4.4.2. Reagents and Radionuclide Production

4.4.3. Process Description

The target water containing [18F]F was trapped on the QMA-cartridge by passing the irradiated [18O]H2O through the QMA-cartridge into the reaction vessel for [18O]H2O recovery. Subsequently, [18F]F was eluted with 600 µL 0.075 M aqueous TBAHCO3-solution into the reaction vessel using a vacuum. Drying was accomplished by applying a flow of nitrogen on the inlet and vacuum on the reaction vessel outlet at elevated temperature. After completion of the drying process, 1.0 mg of Precursor 3 in 1.5 mL of DMSO was added to the reaction vessel and heated for 10 min at 85 °C. The reaction mixture was then taken up in 4 mL 5% EtOH solution and passed through the C18ec cartridge into the waste. The cartridge was washed with 4 × 5 mL 5% EtOH and 1 × 3 mL 25% ethanol, which was transferred into waste. The product was then eluted with 5 mL 25% ethanol into the final vial already containing sodium chloride/sodium ascorbate by passing through a SCX cartridge and a sterile Millex-Cathivex GV 0.22-µm filter in series.

4.5. Quality Control

4.5.1. Standard Procedures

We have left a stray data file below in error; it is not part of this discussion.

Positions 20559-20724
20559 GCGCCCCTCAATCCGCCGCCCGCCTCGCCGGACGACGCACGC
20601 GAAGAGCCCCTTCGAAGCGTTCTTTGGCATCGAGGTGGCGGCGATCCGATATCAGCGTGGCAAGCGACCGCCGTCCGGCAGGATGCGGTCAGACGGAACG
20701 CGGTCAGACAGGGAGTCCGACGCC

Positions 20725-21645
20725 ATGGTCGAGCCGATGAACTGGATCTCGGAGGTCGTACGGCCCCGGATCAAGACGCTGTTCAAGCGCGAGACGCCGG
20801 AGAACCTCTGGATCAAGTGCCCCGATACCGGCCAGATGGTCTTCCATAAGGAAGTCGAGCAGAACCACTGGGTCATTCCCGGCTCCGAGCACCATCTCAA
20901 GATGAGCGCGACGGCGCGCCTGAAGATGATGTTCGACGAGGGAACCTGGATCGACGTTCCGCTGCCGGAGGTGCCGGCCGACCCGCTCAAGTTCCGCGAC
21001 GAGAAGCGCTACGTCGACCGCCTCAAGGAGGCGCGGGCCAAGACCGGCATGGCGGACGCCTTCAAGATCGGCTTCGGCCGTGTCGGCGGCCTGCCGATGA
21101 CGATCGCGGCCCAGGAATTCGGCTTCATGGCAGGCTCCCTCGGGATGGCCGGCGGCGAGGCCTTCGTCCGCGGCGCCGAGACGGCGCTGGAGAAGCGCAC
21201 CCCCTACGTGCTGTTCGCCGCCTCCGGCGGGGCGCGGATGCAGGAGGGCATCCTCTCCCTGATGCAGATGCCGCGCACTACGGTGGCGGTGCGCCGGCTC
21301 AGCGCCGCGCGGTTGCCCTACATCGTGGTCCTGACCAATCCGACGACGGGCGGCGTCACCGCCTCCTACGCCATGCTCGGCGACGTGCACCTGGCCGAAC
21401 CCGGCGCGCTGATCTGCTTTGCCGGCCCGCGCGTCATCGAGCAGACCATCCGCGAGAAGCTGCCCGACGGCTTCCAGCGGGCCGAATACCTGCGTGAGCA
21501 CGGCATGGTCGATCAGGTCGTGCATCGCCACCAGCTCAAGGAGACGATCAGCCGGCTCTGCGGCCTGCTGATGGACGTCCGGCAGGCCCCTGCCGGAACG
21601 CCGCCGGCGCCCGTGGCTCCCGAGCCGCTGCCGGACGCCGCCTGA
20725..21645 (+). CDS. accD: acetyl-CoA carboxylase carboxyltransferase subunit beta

The injection solution was tested for residual solvents and DIPEA by gas chromatography using a 6850 Series II Network GC System with GC Chem Station software Version 10.02 (Agilent Technologies, Waldbronn, Germany). The pH-value of the formulation was determined by potentiometry using pH/Ion Meter 692 (Metrohm AG). The test for endotoxins was conducted by the limulus amebocyte lysate test (LAL test) on an Endosave® PTS (Charles River Laboratories International, Inc., Tokyo, Japan) and filter integrity using the bubble point test. Finally, a sample of the product formulation was tested for sterility post release by an independent institution using direct inoculation according to the current European Pharmacopoeia monographs.

4.5.2. HPLC Analysis